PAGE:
United States v. Soto-Lara, 031312 FED9, 11-10116

Docket Nº:11-10116
Party Name:UNITED STATES OF AMERICA, Plaintiff - Appellee, v. PEDRO SOTO-LARA, Defendant-Appellant.
Judge Panel:Before: HUG, B. FLETCHER, and PAEZ, Circuit Judges.
Case Date:March 13, 2012
Court:United States Courts of Appeals, Court of Appeals for the Ninth Circuit
 
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UNITED STATES OF AMERICA, Plaintiff - Appellee,

v.

PEDRO SOTO-LARA, Defendant-Appellant.

No. 11-10116

United States Court of Appeals, Ninth Circuit

March 13, 2012

NOT FOR PUBLICATION

Argued and Submitted February 13, 2012 San Francisco, California

Appeal from the United States District Court for the District of Arizona David C. Bury, District Judge, Presiding D.C. No. 4:10-cr-02332-DCB

Before: HUG, B. FLETCHER, and PAEZ, Circuit Judges.

MEMORANDUM [*]

Pedro Soto-Lara appeals his 28-month sentence, imposed following his guilty-plea conviction for illegal re-entry in violation of 8 U.S.C. § 1326. We have jurisdiction under 28 U.S.C. § 1291, and we affirm.

Soto-Lara contends that the district court erred when it calculated the applicable federal Sentencing Guidelines range. In particular, he argues that the district court incorrectly determined that his prior conviction for inflicting corporal injury on a spouse or cohabitant, in violation of California Penal Code § 273.5(a) was a felony for purposes of section 2L1.2(b)(1)(A)(ii) of the Sentencing Guidelines. Therefore, Soto-Lara claims, the district court erred when it enhanced his offense level by 16 levels.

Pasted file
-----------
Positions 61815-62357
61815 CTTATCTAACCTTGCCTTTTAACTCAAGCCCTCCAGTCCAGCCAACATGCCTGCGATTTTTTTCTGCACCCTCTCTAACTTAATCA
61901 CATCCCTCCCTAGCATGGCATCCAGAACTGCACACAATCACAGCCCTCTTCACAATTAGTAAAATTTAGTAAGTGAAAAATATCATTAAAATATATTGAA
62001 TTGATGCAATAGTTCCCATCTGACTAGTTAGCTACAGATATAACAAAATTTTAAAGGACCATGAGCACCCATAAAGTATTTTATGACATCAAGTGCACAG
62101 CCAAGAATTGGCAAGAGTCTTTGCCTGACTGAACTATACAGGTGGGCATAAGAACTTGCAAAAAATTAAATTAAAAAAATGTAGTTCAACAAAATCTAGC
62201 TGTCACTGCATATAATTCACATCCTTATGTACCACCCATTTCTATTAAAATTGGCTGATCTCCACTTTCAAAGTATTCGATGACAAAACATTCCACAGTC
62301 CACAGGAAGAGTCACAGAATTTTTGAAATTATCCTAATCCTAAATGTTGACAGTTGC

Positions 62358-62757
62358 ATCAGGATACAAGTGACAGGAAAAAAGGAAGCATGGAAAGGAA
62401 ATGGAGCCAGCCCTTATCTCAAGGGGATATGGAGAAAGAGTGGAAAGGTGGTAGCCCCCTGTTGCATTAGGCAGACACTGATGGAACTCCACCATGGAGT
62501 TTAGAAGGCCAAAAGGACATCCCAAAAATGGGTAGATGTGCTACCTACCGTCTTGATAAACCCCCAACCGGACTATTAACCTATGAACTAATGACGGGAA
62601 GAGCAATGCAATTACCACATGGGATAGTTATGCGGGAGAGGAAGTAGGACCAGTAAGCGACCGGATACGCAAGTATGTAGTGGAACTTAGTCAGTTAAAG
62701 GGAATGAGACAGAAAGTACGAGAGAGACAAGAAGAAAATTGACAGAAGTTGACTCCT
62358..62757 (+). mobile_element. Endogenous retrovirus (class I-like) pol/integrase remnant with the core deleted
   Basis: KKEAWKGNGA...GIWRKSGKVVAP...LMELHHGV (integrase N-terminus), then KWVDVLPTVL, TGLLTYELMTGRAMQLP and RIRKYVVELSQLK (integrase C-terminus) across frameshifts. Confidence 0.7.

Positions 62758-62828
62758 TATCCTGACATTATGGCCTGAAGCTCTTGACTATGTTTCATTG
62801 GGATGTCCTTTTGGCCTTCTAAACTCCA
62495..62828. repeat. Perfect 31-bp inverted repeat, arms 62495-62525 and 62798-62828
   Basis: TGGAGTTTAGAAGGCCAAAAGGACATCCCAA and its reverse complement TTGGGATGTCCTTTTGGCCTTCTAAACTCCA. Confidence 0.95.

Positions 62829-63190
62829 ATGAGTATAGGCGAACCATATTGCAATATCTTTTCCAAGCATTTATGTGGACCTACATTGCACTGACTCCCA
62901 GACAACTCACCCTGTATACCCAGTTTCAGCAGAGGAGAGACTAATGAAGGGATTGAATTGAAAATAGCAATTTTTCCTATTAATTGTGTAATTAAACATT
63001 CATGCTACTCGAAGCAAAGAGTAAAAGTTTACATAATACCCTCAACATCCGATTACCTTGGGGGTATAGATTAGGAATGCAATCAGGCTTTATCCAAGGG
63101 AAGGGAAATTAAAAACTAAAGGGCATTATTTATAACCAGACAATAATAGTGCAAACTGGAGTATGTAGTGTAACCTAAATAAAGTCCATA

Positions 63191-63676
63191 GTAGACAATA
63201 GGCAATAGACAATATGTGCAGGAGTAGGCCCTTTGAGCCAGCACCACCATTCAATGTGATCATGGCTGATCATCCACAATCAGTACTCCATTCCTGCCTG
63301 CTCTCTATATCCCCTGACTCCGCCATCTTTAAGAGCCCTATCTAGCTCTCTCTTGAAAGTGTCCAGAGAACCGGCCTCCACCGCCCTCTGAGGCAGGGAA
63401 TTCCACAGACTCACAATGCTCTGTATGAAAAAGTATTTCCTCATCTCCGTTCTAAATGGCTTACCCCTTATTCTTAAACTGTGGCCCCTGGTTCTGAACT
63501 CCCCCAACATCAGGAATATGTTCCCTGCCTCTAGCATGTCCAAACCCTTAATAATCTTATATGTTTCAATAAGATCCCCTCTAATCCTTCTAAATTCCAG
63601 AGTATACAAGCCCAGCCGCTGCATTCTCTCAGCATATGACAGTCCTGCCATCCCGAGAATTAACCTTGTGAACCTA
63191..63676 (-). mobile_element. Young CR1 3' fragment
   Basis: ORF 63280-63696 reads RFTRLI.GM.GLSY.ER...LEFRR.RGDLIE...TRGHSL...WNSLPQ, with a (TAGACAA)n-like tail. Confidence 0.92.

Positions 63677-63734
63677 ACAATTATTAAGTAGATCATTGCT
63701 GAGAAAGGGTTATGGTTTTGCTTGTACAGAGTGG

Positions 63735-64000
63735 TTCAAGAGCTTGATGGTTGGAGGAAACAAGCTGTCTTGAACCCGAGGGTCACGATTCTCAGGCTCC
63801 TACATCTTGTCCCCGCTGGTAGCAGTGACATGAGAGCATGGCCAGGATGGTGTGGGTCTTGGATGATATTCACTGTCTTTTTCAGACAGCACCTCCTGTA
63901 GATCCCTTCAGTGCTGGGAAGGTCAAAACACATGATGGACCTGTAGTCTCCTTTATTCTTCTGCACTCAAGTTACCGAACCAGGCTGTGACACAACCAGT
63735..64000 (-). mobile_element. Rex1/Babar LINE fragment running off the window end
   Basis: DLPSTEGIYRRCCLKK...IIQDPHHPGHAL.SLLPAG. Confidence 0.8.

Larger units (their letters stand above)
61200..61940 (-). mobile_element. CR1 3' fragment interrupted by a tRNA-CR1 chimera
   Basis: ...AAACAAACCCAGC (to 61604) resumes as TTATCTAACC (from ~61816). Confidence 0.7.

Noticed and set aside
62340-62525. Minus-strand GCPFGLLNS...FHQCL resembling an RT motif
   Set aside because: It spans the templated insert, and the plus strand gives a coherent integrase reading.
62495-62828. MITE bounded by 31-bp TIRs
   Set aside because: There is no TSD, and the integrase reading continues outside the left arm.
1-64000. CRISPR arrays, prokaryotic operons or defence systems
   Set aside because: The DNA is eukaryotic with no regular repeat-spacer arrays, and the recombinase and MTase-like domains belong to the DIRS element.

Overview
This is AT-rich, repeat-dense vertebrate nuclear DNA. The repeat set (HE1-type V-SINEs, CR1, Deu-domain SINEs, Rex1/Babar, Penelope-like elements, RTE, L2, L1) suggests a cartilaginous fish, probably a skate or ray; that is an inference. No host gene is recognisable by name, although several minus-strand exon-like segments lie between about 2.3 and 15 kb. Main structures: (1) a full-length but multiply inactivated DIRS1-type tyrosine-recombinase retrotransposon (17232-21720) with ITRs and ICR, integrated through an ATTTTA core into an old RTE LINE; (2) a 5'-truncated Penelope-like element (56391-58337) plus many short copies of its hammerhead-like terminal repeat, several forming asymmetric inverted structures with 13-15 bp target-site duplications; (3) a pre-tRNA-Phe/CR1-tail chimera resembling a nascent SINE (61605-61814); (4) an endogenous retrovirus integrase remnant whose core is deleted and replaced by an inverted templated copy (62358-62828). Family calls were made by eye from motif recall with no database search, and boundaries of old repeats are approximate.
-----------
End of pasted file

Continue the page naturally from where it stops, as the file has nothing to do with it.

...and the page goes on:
We review a district court's interpretation of the Sentencing Guidelines de novo, its factual determinations for clear error, and its application of the Sentencing Guidelines to the facts for abuse of discretion. United States v. Rising Sun, 522 F.3d 989, 993 (9th Cir. 2008).

Section 273.5(a) is a wobbler, which means that a violation of the statute may be punished either as a felony or as a misdemeanor. United States v. Denton, 611 F.3d 646, 651 (9th Cir. 2010). If, according to California law, a person who was convicted of violating the wobbler statute is deemed to have been convicted of a felony rather than a misdemeanor, then the person has been convicted of a felony for purposes of section 2L1.2(b)(1)(A)(ii) of the Sentencing Guidelines. See, e.g., United States v. Diaz-Argueta, 564 F.3d 1047, 1049-50 (9th Cir. 2009). Section 17(b)1 of the California Penal Code determines whether a conviction for violating a wobbler is a misdemeanor or a felony. See United States v. Bridgeforth, 441 F.3d 864, 870-72 (9th Cir. 2006); People v. Perez, 45 Cal.Rptr.2d 107, 112 (Cal.Ct.App. 1995).

Soto-Lara's prior conviction does not qualify as a misdemeanor under § 17(b)(1). Soto-Lara...

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